More photos to come (when the ridiculously expensive Disney photos get here).

31 for 21, Year 2

Yep. Already behind the posting schedule for this year's 31 for 21. I really enjoyed doing it last year and will give it my best again this year.

Some update about Miss E:
  • We're working through her transition stuff for preschool beginning in January. I have to say, it's been a bit of a pain. The Education Services Center social worker that is arranging all the meetings and evaluation only works part time. So I received a call from our EI specialist who said, oh the at-home is XXX day/time and the multifactor eval is XX day/time. Without even consulting whether it was actually convenient. I questioned having an eval, which forms the basis for E's IEP meeting, on the 2nd of December with the IEP meeting to be a couple weeks later (you know during the last week before the holidays or over the holidays) because I don't think it's going to be enough time, nor am I going to give up our break time to schedule meetings that they could adjust. It's not the school district, so I'm not concerned if I'm 'THAT' parent. And even if I become THAT parent, so be it.
  • E had all her testing from her therapists. For OT, she even moved from the 2nd percentile up to the 5th in skills! Her OT said that it was unusual for kids to move up, but we'll take it. OT is E's strongest skill and even though she's delayed, she's always had good fine motor skills. In PT, we're working on jumping, kicking, stepping over stuff (E doesn't always navigate over obstacles) and riding a bike! In speech, she still has no words, but 50+ signs (Thanks to Signing Time). I swear she adds 2 - 3 signs a week. It's hard to keep up.
  • E has become a real stink bug. To my recollection, she's a total 2 year old, defiant, stubborn, selective hearing, etc. She won't eat certain foods she loved, signs for ice cream all the time, will turn into a noodle if you pick her up to remove her from a situation. Some days it's funny, but others it's incredibly exasperating. She's also vocalizing her demands (no words, just grunts and squawks) so that's fun (**rolls eyes**)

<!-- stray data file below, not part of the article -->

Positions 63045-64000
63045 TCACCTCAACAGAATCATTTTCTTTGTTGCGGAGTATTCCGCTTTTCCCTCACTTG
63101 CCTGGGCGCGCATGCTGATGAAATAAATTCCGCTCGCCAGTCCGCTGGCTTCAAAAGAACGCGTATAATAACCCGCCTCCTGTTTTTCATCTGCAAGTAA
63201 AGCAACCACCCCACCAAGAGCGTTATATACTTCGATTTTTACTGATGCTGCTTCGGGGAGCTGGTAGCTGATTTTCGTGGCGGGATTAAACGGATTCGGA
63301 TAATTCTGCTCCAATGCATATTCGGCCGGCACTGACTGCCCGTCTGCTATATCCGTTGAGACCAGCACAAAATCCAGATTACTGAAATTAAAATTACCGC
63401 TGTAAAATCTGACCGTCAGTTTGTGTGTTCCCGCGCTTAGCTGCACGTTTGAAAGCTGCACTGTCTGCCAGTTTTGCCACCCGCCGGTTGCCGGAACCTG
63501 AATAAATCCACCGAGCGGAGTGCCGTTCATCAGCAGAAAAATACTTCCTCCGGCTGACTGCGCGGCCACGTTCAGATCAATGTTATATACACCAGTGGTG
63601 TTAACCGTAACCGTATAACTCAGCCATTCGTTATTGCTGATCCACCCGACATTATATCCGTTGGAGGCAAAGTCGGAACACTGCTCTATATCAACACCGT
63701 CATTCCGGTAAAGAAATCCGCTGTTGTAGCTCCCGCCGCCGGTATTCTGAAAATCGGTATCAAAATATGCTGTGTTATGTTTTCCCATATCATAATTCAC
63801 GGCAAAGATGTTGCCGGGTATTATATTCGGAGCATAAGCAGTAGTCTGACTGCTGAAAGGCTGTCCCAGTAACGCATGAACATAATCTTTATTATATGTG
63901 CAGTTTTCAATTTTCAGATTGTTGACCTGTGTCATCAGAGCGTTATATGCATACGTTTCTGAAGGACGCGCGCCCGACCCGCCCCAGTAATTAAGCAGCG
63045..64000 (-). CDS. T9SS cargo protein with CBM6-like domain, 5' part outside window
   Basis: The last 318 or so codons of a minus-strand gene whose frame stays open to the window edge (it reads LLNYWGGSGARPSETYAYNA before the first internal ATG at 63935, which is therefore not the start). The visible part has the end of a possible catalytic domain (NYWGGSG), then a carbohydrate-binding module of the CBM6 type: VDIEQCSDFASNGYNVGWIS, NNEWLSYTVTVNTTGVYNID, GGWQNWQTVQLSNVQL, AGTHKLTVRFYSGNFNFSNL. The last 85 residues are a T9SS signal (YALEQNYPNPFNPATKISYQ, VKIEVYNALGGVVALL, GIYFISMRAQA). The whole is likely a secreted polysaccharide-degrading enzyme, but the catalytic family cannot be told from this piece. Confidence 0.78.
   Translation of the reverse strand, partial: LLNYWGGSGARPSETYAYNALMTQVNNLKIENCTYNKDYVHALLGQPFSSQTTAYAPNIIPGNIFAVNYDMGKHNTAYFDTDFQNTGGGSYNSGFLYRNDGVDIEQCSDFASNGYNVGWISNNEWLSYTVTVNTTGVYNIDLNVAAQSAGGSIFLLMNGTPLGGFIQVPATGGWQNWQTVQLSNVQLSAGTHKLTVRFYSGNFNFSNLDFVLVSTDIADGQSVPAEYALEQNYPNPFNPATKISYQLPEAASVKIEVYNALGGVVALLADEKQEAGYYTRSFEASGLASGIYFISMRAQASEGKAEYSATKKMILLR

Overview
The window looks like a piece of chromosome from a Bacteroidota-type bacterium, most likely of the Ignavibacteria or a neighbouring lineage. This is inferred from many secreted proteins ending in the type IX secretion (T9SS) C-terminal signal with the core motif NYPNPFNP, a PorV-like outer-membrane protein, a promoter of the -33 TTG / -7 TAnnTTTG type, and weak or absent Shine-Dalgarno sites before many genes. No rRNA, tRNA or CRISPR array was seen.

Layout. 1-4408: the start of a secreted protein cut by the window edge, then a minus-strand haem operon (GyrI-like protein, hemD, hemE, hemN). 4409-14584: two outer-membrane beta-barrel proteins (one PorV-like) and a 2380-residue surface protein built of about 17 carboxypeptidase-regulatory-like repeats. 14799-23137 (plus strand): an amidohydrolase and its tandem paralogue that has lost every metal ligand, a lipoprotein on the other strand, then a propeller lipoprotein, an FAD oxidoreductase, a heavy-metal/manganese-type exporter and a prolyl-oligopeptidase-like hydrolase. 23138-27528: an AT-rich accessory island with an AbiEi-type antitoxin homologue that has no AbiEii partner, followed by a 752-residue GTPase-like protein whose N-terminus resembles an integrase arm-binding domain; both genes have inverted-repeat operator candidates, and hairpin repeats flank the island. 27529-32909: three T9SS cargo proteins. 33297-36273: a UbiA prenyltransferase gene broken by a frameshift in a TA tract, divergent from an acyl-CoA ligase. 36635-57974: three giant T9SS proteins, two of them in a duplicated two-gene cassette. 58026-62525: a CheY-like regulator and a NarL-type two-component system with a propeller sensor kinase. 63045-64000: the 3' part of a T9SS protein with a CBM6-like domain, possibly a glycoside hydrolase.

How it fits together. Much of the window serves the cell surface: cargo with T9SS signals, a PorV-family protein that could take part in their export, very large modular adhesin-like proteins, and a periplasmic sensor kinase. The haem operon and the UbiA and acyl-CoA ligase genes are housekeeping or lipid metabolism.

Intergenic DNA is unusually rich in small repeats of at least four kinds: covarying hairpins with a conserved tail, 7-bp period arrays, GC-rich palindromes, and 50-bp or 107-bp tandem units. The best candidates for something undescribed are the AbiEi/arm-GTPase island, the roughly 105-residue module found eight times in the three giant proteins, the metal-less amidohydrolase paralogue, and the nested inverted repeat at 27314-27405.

• She's eating with a spoon and doing a pretty good job most of the time. Yesterday, though, she did spill yogurt all down her, but I think it was her way of not having to eat it because her throat is still a little sore.
  • She has a sore throat because she had her adenoids out, turbinates shrunk, and a tube put in her right ear (because the weenie who did them in December didn't get it seated and, needless to say, we no longer see him for that and other issues). Hopefully, this will help her with the constant fluid in her hear which causes mild hearing loss. While she was under, they also did a BAER test, which came back perfect (e.g., no neurological hearing loss).
More about Down Syndrome (October is DS awareness month and the motivator behind 31 for 21), E, M, Big Daddy and life as we go along.

Wednesday, September 1, 2010

Monday, August 2, 2010

State of Grace

The online dictionary gives this definition (#8) for Grace:
a. the freely given, unmerited favor and love of god
b. the influence or spirit of God operating in humans to regenerate or strengthen them.
c. a virtue or excellence of divine origin: the Christian graces
d. Also called state of grace. The condition of being in God's favor or one of the elect.

I first learned about the state of Grace in college. The Chaplain (phenomenal woman) explained it while counseling a friend who was undergoing crisis. I don't remember how this friend and I intersected at the moment of crisis, only that in the afterward, the lasting remembrance is her explanation of being in a state of Grace.